You would have to have a heart of stone not to be moved by Chris Read’s final match of a career lasting two decades, unfulfilled at international level, but wonderfully successful in the the domestic game. Things were not looking good when Sussex piled up 565, the last five wickets adding a soul-destroying, concentration-sapping 458 runs, the effect of which was to knock the top off the Nottinghamshire batting, suddenly 65-5 with the long expected promotion in danger of fizzling out. But, in his last visit to the crease, the captain played a captain’s innings to secure the points needed, the skipper going up with the ship. Credit too to Billy Root, whose maiden championship century repaid the faith shown in him by the county. 2017’s two trophies and second place in Division Two will always be on Read’s mantelpiece, but I suspect the respect, even love, shown to him by fellow players and fans of more than just his own county, will mean even more as the retirement years roll by.

Ball Six – A salute to The Guardian’s county cricket readers and contributors

Last week’s shout out was directed towards the fine writers who keep the county cricket flame alive – so this week’s goes to those who write below the line here and do so much to make the County Cricket Live blog such a big part of the summer. You are fine examples not only of the many erudite and polite voices that can be drowned out in the stream of bile that characterises too much social media, but also of the fans’ perception of and love for the greatest of games. The County Championship may not hold the place in British life that it once did when Compton and Edrich were brightening the bleak bomb sites on a country still on the ration, but it still matters to many decent, generous, civilised souls. When the grim reaper comes for me, I rather hope I’ll be at a cricket ground, glass in hand, praising a Number Eight batting on 35, while pointing out (a little too loudly) the absence of a leg slip for the off spinner – and amongst friends. But you knew that.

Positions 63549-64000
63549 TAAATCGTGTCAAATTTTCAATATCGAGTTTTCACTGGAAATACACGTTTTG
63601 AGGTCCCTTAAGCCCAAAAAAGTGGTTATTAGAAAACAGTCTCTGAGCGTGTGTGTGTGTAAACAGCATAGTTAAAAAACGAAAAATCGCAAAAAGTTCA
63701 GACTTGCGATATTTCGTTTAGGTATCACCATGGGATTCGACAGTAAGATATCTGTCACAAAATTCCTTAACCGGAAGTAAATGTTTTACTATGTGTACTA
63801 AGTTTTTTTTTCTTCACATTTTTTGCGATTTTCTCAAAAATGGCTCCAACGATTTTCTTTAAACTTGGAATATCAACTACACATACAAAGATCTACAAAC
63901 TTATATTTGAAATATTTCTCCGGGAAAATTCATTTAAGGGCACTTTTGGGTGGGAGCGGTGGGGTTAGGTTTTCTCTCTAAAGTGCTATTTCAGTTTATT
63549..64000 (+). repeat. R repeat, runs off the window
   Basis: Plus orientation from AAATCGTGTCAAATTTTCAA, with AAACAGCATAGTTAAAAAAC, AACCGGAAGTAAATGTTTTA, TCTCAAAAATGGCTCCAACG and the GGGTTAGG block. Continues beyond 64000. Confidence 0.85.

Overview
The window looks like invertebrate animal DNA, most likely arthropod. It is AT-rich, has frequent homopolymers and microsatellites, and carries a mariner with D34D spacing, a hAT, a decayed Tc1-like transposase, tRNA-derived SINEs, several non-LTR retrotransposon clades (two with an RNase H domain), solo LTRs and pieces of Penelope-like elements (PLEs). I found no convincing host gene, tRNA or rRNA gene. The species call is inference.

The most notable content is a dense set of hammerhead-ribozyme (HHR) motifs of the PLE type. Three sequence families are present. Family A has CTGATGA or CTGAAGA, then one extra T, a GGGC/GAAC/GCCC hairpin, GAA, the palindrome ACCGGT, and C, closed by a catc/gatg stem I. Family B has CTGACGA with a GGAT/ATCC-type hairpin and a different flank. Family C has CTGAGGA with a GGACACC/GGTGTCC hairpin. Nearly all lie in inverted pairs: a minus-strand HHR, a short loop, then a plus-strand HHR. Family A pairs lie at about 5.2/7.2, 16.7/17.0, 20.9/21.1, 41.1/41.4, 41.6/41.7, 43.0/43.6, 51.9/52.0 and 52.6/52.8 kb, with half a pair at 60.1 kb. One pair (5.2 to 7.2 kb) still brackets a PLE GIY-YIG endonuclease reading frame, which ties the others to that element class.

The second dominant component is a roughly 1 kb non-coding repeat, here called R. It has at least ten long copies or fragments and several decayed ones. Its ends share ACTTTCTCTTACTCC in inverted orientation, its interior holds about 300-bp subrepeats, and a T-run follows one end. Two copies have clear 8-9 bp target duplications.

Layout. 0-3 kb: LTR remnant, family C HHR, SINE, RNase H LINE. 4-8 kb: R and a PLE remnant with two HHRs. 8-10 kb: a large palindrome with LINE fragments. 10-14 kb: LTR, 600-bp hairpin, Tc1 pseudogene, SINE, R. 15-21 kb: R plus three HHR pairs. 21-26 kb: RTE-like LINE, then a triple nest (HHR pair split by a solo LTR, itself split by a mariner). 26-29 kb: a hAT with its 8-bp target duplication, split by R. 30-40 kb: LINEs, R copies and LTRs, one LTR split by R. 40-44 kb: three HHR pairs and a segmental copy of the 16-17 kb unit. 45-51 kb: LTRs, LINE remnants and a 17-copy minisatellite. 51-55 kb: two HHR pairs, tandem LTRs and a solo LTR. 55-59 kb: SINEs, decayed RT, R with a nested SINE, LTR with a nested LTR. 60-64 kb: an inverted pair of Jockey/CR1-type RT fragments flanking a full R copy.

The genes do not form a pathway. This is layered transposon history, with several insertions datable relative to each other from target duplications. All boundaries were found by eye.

1. Good assessments re: Livingstone and Read. Well written.

Leave a Reply

Fill in your details below or click an icon to log in: Logo

You are commenting using your account. Log Out /  Change )

Google photo

You are commenting using your Google account. Log Out /  Change )

Twitter picture

You are commenting using your Twitter account. Log Out /  Change )

Facebook photo

You are commenting using your Facebook account. Log Out /  Change )

Connecting to %s


%d bloggers like this: